Air Gap Beaten by Printer

Monday, October 20, 2014 @ 04:10 PM gHale


It is time to put the notion of an air gap to rest.

Even systems thought to be in an air-gapped environment are not safe. An all in one printer can end up an attack vector for a smart bad guy. Just ask cryptographer Adi Shamir, co-inventor of the RSA cryptographic system, and researchers Yuval Elovici and Moti Guri from Ben-Gurion University in Israel.

RELATED STORIES
ICS Attack Responses
Espionage Group Targets NATO, EU
Insider Threat ‘Underestimated:’ DHS
Breaking Down an Insider Attack

In theory, if a malicious program ends up installed on an air-gapped computer by an unsuspecting user via, say, a USB thumb drive, attackers should have a hard time controlling the malicious program or stealing data through it because there is no Internet connection. Getting in is the easy part, but just how do you get information out, and how can you send in an attack message?

The researchers found if a multifunction printer end up attached to such a computer, attackers could issue commands to a malicious program running on it by flashing visible or infrared light at the scanner lid when open.

Shamir presented the attack, which he called Scangate, Thursday during his keynote at the Black Hat Europe security conference in Amsterdam.

The researchers said if a source of light points repeatedly at the white coating on the inside of the scanner’s lid during a scanning operation, the resulting image will have a series of white lines on darker background. Those lines correspond to the pulses of light hitting the lid and their thickness depends on the duration of the pulses, Shamir said.

Using this observation the researchers developed Morse code to send pulses of light at different intervals and interpret the resulting lines as binary data—1s and 0s. Malware running on an air-gapped system could end up programmed to initiate a scanning operation at a certain time — for example, during the night — and then interpret the commands sent by attackers using the technique from far away.

Shamir estimated several hundred bits of data can end up sent during a single scan. That’s enough to send small commands to activate functionality built into the malware.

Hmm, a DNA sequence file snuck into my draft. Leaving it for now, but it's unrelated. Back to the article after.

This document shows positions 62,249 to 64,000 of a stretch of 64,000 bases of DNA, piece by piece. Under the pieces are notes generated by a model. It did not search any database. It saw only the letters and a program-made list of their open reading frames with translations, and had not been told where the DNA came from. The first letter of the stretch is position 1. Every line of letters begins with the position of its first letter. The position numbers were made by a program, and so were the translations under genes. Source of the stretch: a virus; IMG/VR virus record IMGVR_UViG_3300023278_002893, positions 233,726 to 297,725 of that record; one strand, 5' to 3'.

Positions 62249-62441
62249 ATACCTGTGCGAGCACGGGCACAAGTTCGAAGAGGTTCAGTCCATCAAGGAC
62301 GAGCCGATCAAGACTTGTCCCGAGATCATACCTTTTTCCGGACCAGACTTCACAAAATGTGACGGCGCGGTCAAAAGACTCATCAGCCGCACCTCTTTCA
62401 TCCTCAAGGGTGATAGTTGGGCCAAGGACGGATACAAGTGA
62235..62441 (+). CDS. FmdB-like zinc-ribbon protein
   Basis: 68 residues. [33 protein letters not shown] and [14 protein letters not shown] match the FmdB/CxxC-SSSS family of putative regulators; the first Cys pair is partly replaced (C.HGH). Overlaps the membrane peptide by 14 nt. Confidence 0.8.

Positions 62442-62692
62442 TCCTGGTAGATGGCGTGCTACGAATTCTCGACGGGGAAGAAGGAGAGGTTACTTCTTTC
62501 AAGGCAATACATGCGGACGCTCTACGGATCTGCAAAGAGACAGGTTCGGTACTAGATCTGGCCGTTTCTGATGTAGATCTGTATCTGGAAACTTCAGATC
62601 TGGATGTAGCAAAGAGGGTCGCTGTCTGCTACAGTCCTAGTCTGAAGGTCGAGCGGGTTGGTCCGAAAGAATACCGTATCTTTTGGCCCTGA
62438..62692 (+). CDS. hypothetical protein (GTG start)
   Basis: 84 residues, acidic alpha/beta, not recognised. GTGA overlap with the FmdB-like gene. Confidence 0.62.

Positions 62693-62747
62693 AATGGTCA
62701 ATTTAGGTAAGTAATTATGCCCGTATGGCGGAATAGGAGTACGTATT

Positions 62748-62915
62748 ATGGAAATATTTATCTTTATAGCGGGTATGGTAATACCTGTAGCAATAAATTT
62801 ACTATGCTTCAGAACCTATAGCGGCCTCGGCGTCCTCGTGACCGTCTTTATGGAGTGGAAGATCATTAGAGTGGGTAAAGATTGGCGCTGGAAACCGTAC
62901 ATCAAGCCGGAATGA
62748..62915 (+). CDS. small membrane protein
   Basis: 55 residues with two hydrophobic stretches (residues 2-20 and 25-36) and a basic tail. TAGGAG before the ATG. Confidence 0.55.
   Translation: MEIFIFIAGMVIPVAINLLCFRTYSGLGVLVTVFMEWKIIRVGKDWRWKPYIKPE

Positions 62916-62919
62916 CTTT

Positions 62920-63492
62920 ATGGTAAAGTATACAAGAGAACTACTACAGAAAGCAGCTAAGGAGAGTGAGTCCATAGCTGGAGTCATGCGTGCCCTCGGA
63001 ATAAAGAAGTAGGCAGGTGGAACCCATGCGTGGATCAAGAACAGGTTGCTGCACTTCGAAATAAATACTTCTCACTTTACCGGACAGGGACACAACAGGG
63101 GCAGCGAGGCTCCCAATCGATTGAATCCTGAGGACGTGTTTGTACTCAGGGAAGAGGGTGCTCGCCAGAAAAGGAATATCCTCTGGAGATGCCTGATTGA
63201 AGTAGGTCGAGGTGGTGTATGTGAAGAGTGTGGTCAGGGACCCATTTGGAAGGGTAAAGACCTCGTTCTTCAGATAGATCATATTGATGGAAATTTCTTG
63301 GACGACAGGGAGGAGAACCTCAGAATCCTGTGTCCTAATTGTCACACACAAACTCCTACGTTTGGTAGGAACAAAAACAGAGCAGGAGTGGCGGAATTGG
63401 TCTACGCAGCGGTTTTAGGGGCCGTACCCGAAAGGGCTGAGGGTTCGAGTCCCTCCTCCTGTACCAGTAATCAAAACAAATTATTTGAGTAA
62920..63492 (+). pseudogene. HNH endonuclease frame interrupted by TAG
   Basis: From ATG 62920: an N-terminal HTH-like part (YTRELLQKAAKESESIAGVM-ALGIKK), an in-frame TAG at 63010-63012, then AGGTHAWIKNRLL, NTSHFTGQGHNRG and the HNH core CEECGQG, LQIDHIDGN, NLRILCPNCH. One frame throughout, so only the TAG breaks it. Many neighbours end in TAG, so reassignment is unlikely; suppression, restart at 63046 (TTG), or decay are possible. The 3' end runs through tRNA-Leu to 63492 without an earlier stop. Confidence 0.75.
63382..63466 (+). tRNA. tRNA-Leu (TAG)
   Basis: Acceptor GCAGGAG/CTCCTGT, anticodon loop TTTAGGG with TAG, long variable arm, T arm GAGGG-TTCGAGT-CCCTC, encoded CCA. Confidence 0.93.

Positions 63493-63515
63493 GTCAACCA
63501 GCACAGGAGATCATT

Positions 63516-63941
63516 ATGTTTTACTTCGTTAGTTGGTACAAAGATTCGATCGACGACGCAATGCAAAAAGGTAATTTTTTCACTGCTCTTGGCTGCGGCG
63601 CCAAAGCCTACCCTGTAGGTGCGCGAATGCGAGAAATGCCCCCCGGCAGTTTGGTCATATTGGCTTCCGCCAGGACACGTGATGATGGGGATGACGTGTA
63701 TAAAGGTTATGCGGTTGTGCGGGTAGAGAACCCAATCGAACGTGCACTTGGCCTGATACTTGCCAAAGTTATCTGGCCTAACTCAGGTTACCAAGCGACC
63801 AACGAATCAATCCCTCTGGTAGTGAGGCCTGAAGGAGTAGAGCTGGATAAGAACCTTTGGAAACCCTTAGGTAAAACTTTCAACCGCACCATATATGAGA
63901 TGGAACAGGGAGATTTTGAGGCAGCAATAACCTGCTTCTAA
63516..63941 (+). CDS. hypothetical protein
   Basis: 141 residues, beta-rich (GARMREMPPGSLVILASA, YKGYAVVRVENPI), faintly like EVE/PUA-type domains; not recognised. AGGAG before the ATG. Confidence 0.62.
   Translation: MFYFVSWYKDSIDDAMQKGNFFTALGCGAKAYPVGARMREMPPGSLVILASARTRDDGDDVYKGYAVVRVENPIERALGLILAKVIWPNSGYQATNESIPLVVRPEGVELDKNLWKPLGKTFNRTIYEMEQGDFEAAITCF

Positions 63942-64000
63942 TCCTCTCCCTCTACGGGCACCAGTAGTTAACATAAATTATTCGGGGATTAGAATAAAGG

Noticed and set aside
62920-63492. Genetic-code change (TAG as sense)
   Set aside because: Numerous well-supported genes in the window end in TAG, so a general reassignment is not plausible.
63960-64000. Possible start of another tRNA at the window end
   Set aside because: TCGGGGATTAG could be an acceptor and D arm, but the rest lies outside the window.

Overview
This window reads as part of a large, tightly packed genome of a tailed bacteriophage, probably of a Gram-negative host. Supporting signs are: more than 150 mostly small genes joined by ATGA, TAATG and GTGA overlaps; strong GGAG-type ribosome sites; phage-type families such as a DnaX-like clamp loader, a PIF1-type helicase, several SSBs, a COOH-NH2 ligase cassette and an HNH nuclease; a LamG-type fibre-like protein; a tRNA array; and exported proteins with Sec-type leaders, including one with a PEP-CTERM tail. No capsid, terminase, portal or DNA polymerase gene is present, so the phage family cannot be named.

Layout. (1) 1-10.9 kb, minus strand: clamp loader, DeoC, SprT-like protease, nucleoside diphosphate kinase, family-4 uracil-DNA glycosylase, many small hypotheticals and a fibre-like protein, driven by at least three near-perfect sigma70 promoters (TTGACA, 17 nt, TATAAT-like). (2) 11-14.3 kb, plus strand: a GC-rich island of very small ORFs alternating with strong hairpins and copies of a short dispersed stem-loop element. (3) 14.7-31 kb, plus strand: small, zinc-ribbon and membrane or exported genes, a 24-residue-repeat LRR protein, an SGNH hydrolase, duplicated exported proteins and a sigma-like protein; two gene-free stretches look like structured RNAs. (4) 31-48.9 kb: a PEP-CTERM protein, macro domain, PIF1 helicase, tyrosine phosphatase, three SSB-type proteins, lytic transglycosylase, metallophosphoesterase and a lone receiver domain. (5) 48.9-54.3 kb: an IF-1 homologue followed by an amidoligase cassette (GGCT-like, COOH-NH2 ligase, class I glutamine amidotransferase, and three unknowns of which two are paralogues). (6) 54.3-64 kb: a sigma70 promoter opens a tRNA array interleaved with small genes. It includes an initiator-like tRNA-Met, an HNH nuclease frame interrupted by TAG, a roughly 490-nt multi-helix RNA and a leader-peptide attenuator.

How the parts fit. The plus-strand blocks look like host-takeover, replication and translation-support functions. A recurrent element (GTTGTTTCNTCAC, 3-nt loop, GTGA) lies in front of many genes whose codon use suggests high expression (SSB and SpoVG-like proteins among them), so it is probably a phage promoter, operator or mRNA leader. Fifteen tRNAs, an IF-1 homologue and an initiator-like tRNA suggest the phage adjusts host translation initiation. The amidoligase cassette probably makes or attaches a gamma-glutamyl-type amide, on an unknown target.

The researchers successfully tested the attack from 200, 900 and 1,200 meters against a computer and printer located in a building in Beersheba, Israel, where EMC, Oracle and other big companies have research centers. They used a laser to flash visible light at the window of the office housing the scanner, illuminating the room.

Using a more powerful laser could produce reliable results from up to 5 kilometers away, according to Shamir. An attacker would likely use infrared light because it’s invisible to the naked eye, but the researchers only tested with infrared light over a short distance because using a high-powered infrared laser can be harmful to people’s eyesight.

Instead of waiting for the malware to initiate a scan, attackers could also wait until a person in the office scans a document with the lid open and then run their attack. In that case, the lines would appear on the sides of the scanned document because of the scanner’s larger surface that leave an uncovered border.

The researchers also found a way for the malware to send data back to the attackers by using the light produced by the scanner itself. Since the malware can initiate and cancel scanning operations, attackers can derive information from the amount of time the scanner’s light is on and reflects off the opened lid.

This is not as efficient as receiving commands, but can work to exfiltrate a few bits of data at a time. It is possible to repeat the operation to eventually exfiltrate critical information, like encryption keys, Shamir said.

Detecting the light generated by the scanner from far away would require very sensitive equipment and if the computer is in an office on a higher floor, the attacker would have a hard time getting good visibility. This can end up solved by using a quadcopter drone to get closer and observing the scanner from a better angle, Shamir said.

The technique is similar to the side-channel attacks that can derive cryptographic keys by analyzing a computer system’s power consumption, electromagnetic leaks or even sound during a cryptographic operation.

There are other examples of air-gapped systems suffering infection. The Stuxnet virus developed by the U.S. and Israeli intelligence services, hit air-gapped computers at Iran’s nuclear facility in Natanz through USB drives.



Leave a Reply

You must be logged in to post a comment.